Performed by Jasperse and Juliette Mapp, just two dancers pushes the limits of audience proximity and perception, where viewers sit in the OtB mainstage amongst a dozen dance platforms and most of the activity occurs in the space of the audience.
Artist Statement: just two dancers is fundamentally about perception and expectation. It plays with how architecture and experience shape expectations which in turn propose pre-determined limits and structural hierarchies on our perceptual experience. As viewers we choose, whether knowingly or not, to either accept or attempt to subvert these predetermined hierarchies in trying to make sense of what we see.
This piece was originally specially created for the new Dance Theater Workshop space in NYC - a recently constructed performance venue designed for dance of the new millennium. The architecture of DTW is thus not neutral, but is telling us something about the designers' ideas about anticipated programmatic experiences of the oncoming years within those walls. We view the performance inside the actual physical reification of these ideas i.e. the theater itself. The seats that are bolted into concrete project our vision into the space in front of us. Lights focus our vision on the implied important spots in our field of vision.
But all of this is just a proposed hierarchy, and our experiences have to do with how we respond to these hierarchies. As Bernard Tschumi has written, "Sensuality has been known to overcome even the most rational of buildings." just two dancers focuses on the active, rather than the passive aspects of perception, thereby highlighting the fact that what we do with our perception has a direct effect on what we see and what we understand from what we see. The work is designed to heighten the audience’s awareness of how the hazards of one's perspective on an event/object radically change one's understanding of it, and how the choices one makes in viewing are in fact compositional choices of perception that also result in distinct experiences and differentiated understandings of the meaning of the object that is seen.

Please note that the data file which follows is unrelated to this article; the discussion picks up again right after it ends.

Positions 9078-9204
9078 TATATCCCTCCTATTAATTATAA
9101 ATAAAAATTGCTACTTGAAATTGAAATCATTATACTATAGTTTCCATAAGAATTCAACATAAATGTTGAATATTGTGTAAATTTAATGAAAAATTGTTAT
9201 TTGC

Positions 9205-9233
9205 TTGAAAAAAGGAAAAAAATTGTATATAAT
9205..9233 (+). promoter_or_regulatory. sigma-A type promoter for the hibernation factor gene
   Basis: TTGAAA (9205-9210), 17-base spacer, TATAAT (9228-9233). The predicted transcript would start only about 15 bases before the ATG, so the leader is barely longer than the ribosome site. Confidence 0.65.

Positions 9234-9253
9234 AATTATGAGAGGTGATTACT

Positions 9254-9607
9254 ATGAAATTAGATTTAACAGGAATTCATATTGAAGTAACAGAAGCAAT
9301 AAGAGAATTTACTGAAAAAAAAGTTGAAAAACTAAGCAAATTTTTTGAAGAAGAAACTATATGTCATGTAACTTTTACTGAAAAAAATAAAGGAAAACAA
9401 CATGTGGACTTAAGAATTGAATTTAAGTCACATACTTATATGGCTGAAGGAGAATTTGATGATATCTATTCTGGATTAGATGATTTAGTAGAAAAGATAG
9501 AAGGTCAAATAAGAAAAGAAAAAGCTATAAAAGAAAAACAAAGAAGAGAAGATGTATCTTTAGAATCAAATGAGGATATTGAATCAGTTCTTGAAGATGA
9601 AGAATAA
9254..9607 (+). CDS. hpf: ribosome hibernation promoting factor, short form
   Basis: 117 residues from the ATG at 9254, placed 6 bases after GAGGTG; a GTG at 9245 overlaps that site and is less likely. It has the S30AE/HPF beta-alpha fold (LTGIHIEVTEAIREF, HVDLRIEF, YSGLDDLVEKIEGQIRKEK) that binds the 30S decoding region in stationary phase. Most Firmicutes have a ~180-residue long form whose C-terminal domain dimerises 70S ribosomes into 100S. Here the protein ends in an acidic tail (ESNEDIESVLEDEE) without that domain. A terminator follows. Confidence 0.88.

just two dancers also examines the notion of the essential and the extraneous, and asks the audience to examine how we assign these various attributes to the events/objects within our perceptual field. The ambiguity in the title, just two dancers, regarding the worth of "just two dancers," exemplifies this question. Are we heightening one's expectations of the performance by describing it in terms of having been pared down to its pure essentials, or are we dismissing the work by describing it as an insignificant number of people who are on the fringes of society? Do these questions apply only to the rarified experiences within the walls of a dance performance venue, or are there questions of perception that relate to how we experience and understand everything from our personal relationships to the media and ultimately the world we live in? This is left for the spectator to decide.
Within the performance, the focus of the performers shifts, paralleling the shift of the audience’s focus -- from relations with the other performer to relations with the audience, and from relations with the physical and sonic space to internal experiences of the body and the self. In regards to the last of these, Jasperse's recent studies of Butoh and related work in Japan during the summer of 2002 have strongly marked the physical language of the vocabulary.